Smartphone technology and application innovations are changing the way consumers interact with products. Laptops and computers are no longer the main devices we use to browse. Research from IAB indicates that from the middle of 2016 we used our smartphones for over half of our daily internet usage, with time spent on desktop/laptops down to 42%. Our decision to choose (and stay loyal) to certain services is now influenced by their ease of use of mobile and financial services are no exception.
Globally, there is an upward trend of customers using mobile devices as their primary interaction with banks. Australians are leading that change with a faster uptake than any other nations, including US and UK. Over 38% of Australian consumers main interactions with their bank is through smartphones, with an increasing amount of people less likely to visit a local branch.
We are not just using smartphones to do our daily banking either. A host of companies now offer apps to budget monthly spend, manage credit card and loan repayments and even pay for products in-store. With so much of our financial information stored on our smartphones, it is important we keep them secure. Here we look at some ‘best practices’ to help you do just that.
1. Protect your personal information. Try saving as little as possible of your personal information on your mobile device, especially access codes and banking PIN numbers. If your personal information on a device that gets stolen, you are basically giving someone full access to your financial accounts. Also, refrain from using banking apps/sites on a shared device. You may forget to log out or remove personal information, which may impact your financial security.
2. Set a password on your phone. Using a secure password or PIN reduces the ease-of-access to information on your mobile and can help keep your finances secure.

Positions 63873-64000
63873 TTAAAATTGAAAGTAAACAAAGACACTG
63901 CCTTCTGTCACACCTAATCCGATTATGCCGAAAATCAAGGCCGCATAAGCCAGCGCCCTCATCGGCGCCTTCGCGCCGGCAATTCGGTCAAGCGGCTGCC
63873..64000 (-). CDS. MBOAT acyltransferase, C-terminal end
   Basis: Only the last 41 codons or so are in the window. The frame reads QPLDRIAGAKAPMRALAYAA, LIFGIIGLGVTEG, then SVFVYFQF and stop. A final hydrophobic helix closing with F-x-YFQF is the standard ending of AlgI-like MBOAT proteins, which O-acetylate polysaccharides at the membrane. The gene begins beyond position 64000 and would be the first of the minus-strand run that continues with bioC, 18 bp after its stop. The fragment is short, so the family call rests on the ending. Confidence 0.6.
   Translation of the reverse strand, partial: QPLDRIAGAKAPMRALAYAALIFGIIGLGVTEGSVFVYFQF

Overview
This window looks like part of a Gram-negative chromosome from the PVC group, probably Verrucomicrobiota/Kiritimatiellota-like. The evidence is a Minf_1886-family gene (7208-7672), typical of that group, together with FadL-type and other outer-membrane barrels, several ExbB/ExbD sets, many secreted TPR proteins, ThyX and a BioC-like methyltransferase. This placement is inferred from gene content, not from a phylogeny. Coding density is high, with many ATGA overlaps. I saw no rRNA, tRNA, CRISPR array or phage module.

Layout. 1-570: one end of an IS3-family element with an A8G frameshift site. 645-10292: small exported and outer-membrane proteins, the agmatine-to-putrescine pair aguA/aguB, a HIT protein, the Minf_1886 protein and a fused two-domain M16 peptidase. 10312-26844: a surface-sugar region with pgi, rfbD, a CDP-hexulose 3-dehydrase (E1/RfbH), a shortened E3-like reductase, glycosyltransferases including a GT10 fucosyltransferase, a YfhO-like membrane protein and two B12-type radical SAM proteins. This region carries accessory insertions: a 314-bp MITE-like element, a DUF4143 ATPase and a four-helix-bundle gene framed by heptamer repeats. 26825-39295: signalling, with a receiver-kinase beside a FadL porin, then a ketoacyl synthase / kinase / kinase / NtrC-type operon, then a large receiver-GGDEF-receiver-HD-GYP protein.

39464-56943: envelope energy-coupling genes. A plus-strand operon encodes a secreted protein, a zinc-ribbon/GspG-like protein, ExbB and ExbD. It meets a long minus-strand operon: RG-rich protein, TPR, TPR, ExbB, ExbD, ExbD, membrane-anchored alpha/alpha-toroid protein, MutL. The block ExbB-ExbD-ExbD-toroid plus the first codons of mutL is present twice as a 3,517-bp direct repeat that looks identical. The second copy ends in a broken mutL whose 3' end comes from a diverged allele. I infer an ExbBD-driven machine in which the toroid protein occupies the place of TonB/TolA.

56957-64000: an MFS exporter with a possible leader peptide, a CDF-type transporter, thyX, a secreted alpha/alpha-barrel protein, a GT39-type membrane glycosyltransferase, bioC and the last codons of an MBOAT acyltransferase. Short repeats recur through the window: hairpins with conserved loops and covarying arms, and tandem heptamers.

3. Report lost or stolen phones straight away. In addition to reporting stolen phones to the authorities and your phone provider, report it to your financial providers if there are apps on the phone that give access to your accounts. In extreme cases, it could be beneficial to temporarily freeze certain accounts until you are able change your information and passwords.
4. Use secure networks. Try to avoid logging on to banking and financial service websites through a public network, such as ones offered in coffee shops. Public networks are not very secure and will leave you vulnerable. If you can’t resist checking your balances on the go and there isn’t a secure network available, switch to your cellular network as it provides more security.
5. Be wary of apps. It may seem obvious but only use official bank apps to access your accounts. Using a third party app could mean your information ends up in the wrong hands. Reference the app through the bank’s website to check you have the correct one. Also, be mindful of the apps you download to your device. Although malware is rare on smartphones, downloading an untrustworthy app could give someone access to your phone and lead to stolen finances.
6. Remove data from old phones. We frequently upgrade our smartphones to a newer model. When you do, be sure to remove all data from your old phone and restore it to its factory settings. You don’t want to leave personal information and passwords on a mobile device you sell as it could lead to identity theft. For added security, change your banking passwords at the same time.